by J. David Weidner
Before you know it, winter will be over and beekeepers across New Jersey will begin thinking about purchasing honeybees to begin their journey into beekeeping or as a means of replacing colonies that did not make it through the winter. If you are a new beekeeper, I strongly suggest that you read as much information as possible about the art and participate in a beekeeping course. Many are offered across the state or via local beekeeping organizations. If you haven’t already done so, join the New Jersey Beekeepers Association.
You have become familiar with all of the parts of your new hive, but you are missing one key component – bees! Where do you purchase them and how do you begin to establish your new honeybee colony? The New Jersey Beekeepers Association is one great source of information and they commonly have listings of honeybee suppliers across the state. There are two options for procuring honeybees.
Package bees are typically available sooner in the Spring season. Essentially you will receive approximately 3lbs of honeybees, a caged queen bee and a can of syrup. These bees are then placed inside your hive but have no real resources available to them because of the time of the year and the fact they have no honeycomb that is built in which to store pollen and nectar and no honeycomb in which the queen can lay eggs. Additionally, the caged queen must be released by the bees inside the hive by chewing through a sugar plug. This may take about a week for the bees to accomplish and in the meantime, the other honeybees are busy orienting to their new hive location and building honeycomb. Feeding this new colony is essential to ensure they have enough food resources to build honeycomb and encourage the queen to lay eggs. In our early years of purchasing package bees from out of state, we often found that up to 33% of the queens in new packages were either poorly mated or were considered worthless drone layers and had to be replaced. This is something that the new beekeeper often has difficulty in identifying.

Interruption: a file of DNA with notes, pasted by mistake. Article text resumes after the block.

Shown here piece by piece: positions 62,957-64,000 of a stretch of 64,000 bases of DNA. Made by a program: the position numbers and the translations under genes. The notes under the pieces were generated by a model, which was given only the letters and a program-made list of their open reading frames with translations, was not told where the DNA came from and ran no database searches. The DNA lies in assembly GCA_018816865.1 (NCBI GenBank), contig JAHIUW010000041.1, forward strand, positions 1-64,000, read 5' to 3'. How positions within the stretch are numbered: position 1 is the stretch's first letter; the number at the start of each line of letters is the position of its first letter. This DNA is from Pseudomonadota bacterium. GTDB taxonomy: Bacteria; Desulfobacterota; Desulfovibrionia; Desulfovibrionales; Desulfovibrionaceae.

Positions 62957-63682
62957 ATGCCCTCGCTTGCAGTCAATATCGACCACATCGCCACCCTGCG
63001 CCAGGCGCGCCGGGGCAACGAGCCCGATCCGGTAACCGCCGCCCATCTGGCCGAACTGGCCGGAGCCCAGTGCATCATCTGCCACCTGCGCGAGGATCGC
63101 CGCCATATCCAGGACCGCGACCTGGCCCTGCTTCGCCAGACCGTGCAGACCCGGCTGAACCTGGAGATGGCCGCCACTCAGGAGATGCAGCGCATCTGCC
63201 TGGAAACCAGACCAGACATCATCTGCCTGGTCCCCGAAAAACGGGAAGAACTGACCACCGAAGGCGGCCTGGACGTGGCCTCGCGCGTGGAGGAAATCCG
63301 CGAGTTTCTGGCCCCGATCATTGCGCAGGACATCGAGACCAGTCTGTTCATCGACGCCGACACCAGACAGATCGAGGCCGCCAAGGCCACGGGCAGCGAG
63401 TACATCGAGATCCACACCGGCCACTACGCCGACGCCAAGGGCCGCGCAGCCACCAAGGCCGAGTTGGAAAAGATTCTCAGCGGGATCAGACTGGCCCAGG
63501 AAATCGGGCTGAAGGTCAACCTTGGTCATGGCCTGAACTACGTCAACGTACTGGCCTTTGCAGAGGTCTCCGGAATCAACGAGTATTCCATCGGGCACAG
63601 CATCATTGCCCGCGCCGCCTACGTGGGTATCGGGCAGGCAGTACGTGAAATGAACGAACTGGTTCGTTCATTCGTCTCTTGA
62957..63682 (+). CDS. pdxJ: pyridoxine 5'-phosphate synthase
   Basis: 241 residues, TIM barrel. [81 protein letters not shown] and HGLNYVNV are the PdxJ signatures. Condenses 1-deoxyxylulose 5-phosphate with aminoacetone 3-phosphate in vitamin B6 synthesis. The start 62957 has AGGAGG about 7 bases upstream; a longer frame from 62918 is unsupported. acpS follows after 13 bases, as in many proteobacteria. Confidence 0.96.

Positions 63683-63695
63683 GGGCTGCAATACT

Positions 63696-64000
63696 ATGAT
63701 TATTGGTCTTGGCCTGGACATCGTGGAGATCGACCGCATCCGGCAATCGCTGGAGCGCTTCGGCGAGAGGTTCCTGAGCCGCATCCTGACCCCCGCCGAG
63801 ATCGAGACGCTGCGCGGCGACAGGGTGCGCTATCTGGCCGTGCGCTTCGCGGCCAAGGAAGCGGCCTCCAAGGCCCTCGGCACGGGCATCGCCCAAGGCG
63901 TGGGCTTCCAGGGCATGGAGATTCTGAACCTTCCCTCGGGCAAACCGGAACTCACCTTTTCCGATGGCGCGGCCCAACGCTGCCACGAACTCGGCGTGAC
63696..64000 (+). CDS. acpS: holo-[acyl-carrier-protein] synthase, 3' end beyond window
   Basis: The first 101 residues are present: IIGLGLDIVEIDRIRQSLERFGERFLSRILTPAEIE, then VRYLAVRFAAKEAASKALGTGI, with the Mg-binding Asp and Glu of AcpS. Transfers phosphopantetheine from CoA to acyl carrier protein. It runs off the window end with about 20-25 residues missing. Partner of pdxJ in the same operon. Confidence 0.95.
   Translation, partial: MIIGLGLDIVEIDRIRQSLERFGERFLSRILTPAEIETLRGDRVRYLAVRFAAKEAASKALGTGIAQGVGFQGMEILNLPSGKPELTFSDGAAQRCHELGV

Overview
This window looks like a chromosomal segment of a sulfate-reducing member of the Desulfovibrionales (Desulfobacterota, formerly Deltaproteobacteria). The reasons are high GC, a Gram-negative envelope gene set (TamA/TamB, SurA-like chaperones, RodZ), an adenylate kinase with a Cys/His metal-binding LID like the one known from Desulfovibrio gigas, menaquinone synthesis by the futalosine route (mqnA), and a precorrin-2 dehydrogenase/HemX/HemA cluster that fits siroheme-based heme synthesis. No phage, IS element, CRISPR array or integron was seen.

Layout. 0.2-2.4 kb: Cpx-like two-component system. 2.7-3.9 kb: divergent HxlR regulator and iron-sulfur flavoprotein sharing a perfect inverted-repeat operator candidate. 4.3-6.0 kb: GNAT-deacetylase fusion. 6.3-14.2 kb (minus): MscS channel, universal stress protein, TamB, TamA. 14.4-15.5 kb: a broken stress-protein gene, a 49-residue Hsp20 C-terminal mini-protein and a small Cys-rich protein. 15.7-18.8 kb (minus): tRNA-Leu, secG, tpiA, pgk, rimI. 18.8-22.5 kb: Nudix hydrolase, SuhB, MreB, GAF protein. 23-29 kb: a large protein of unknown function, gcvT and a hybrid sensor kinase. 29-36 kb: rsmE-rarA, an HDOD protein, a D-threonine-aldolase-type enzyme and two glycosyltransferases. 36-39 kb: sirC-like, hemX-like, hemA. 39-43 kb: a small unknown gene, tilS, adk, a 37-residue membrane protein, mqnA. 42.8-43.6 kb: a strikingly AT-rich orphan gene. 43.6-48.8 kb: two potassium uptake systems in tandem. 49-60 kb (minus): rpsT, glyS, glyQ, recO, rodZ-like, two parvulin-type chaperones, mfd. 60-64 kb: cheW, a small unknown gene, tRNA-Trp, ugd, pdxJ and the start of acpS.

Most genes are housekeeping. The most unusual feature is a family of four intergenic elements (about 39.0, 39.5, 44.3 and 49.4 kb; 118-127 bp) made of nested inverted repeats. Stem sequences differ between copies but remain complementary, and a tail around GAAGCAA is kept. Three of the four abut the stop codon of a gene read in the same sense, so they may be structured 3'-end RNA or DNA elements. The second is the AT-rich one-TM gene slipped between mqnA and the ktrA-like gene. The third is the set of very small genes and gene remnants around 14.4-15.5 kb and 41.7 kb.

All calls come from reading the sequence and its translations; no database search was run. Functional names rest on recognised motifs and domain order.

Hence, we believe that nucleus colonies (NUCs) are the best product for a new beekeeper to invest in, especially a NUC that has been produced with a locally bred New Jersey queen bee or overwintered from New Jersey stock. Due to the lack of drones to breed with, early-season NUCs are commonly provided with queens from other areas of the country. Our philosophy is to use queen bees that are best suited for survival in New Jersey’s environment and to use queens that produce healthy and calm offspring. One of the key advantages of purchasing a Garden State Apiaries nucleus colony (NUC) is that the NUC is already established and we have taken great care to ensure that the queen is laying eggs, brood is healthy and several frames of honeycomb has already been drawn out. Yes, the NUC takes time to establish and the weather is a key factor in the ability of honeybees to forage. Rain and freezing temperatures often delay our NUC production and most years of NUCs are available to go home with our clients around the first week or two of June.
Upon receiving our NUC and successfully transporting it to your home apiary, you will merely need to smoke the bees lightly, open the top of the NUC and transfer 5 frames of honeybees into their new beehive. Most importantly, make certain that the queen has been transferred on one of the frames and allow any remaining bees to follow her pheromones, orient to their new yard location and enter the hive.
Our philosophy is to provide our clients with excellent New Jersey honeybees; produced, inspected and cared for using best apiary management practices to help ensure success in your backyard apiary!
For more information visit NJHoneybees.com